Takeda's dengue vaccine meets goal in Phase 3 study
- Takeda's dengue vaccine met its primary goal in the first part of a Phase 3 study testing the treatment's ability to prevent the mosquito-borne tropical disease in children and adolescents living in dengue-endemic areas in Latin America and Asia.
- The trial involved 20,000 healthy children aged four to 16 who were given the vaccine or placebo and evaluated 15 months after first dose. The second part will consist of follow-up measures after an additional six months, while a third part will conduct a longer-term evaluation for three additional years.
- No significant safety concerns were observed, the pharma said, and further results will be published later this year, along with outcomes from other trials of the vaccine. Data from the first two parts of the study will form the basis of a submission for regulatory approval.
Vaccines aren't one of Takeda's core areas of focus, but the company has a pipeline of five clinical candidates spanning Phase 1 through to Phase 3 study.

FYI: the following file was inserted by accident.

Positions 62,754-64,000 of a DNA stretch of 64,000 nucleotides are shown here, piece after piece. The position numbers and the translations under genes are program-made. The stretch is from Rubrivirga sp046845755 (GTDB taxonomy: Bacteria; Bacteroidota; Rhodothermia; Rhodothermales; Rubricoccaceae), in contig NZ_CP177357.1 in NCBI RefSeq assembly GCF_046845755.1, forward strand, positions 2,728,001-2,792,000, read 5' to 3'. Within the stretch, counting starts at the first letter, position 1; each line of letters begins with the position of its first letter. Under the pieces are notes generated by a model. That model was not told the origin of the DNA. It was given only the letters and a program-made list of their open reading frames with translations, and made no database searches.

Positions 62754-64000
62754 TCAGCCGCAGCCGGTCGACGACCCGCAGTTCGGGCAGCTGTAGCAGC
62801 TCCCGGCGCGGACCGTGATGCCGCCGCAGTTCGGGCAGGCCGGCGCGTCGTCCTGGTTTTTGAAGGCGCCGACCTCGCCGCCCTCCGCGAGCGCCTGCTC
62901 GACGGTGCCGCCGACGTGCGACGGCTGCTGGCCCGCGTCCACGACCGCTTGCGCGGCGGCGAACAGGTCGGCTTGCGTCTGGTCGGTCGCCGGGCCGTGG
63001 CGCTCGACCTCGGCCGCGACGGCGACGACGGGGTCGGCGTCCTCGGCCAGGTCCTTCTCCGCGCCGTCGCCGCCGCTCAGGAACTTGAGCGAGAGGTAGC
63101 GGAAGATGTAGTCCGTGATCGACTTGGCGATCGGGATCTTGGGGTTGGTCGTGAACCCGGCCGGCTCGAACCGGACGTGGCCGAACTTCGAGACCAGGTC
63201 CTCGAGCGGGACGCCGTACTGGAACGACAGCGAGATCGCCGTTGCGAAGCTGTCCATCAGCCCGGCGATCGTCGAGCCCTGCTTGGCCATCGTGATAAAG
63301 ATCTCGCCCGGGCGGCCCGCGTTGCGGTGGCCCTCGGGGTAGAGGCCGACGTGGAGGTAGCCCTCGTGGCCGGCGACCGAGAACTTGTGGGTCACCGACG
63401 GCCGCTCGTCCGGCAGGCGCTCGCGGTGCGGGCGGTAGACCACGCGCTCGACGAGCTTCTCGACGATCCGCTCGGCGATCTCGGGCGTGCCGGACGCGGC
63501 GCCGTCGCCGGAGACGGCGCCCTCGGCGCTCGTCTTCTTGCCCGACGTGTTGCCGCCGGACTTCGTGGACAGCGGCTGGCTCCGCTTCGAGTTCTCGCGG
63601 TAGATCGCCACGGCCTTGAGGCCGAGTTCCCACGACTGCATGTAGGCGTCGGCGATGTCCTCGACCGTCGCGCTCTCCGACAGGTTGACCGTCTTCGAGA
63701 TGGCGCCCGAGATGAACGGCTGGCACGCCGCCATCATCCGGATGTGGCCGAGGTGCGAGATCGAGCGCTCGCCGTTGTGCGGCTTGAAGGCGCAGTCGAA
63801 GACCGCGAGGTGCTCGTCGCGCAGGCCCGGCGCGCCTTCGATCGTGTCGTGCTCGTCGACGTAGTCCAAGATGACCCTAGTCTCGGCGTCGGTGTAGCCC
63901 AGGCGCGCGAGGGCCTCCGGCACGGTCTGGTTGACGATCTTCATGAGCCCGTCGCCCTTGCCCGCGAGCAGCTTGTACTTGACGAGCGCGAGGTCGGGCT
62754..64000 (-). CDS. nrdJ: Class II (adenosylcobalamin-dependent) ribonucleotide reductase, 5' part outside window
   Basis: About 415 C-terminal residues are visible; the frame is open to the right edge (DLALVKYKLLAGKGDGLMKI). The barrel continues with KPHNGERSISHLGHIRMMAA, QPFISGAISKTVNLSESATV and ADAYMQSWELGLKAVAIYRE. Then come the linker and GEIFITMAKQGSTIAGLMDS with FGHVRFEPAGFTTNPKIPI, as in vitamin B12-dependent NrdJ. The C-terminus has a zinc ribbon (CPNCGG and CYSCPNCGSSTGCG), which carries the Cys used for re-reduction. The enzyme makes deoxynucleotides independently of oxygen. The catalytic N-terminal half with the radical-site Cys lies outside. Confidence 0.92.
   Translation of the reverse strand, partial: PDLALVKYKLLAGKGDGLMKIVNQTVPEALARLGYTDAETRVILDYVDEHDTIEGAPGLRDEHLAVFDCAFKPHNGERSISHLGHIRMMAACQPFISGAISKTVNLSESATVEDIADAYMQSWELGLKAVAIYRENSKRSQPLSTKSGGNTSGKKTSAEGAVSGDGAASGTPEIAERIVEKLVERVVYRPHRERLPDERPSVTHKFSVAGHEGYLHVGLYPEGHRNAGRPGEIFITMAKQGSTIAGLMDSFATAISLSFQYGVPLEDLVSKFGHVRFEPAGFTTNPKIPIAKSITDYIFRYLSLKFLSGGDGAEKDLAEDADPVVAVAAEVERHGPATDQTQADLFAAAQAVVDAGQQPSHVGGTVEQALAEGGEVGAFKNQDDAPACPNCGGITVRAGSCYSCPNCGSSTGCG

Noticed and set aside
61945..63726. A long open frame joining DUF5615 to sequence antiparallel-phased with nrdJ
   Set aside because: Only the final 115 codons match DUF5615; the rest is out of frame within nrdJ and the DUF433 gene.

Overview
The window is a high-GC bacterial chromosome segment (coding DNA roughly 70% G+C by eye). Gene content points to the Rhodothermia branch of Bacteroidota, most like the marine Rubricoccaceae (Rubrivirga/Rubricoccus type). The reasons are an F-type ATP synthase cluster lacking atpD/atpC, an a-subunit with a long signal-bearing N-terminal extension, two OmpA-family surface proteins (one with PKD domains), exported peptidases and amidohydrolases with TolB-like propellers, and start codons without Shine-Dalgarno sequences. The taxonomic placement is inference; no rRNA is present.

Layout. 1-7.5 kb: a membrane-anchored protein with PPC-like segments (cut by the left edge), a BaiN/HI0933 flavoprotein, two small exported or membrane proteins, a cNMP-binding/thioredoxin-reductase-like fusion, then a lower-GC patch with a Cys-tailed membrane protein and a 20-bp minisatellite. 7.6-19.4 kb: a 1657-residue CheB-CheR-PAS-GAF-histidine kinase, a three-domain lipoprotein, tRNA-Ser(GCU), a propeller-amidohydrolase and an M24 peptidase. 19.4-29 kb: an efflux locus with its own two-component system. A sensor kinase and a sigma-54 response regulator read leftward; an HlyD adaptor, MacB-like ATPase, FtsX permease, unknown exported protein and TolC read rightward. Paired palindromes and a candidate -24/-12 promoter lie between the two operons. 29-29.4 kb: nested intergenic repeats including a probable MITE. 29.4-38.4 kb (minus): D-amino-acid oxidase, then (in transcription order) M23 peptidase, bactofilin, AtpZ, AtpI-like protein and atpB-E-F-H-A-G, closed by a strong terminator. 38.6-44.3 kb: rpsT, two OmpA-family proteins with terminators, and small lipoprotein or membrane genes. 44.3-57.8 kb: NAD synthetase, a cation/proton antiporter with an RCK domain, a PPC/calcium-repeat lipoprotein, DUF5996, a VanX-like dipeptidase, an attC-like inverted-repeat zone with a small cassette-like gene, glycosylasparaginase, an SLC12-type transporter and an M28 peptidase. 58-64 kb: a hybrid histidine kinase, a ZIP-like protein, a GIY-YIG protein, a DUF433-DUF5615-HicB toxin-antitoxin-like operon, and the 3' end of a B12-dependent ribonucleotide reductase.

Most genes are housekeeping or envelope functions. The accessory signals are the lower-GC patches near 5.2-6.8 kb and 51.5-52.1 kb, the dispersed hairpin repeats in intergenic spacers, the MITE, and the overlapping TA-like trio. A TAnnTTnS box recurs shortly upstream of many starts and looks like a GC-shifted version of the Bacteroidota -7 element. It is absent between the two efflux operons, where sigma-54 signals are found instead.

The company's work focuses on vaccines important to public health in the developing world, targeting dengue, polio and Zika as well gastrointestinal viruses.
Takeda's inactivated polio vaccine is in Phase 2 testing and is supported by a $38 million grant from the Bill & Melinda Gates Foundation. Its Zika vaccine, TAK-426, is backed by up to $312 million in funding from the U.S. government through the Biomedical Advanced Research and Development Authority.
In some Latin American and Asian countries including Brazil, the Philippines and Thailand, dengue fever is endemic and a leading cause of illness and death in children. There are few options for prevention.
If successful in dengue, Takeda would follow in the path charted by Sanofi's Dengvaxia, which has secured approval on markets across the globe.
The Japanese pharma likely hopes to avoid, however, the safety concerns that have accompanied Dengvaxia's roll-out, after data showed individuals who had never been infected by dengue may develop a severe form of the disease if exposed after vaccination.
In late 2017, Sanofi asked global regulators to restrict the use of Dengvaxia to only those people who have already been infected before with the mosquito-borne virus.
Those vaccinated after exposure, a group which makes up a large proportion of the population in countries where the disease is endemic, showed a persistent protective benefit, Sanofi said.
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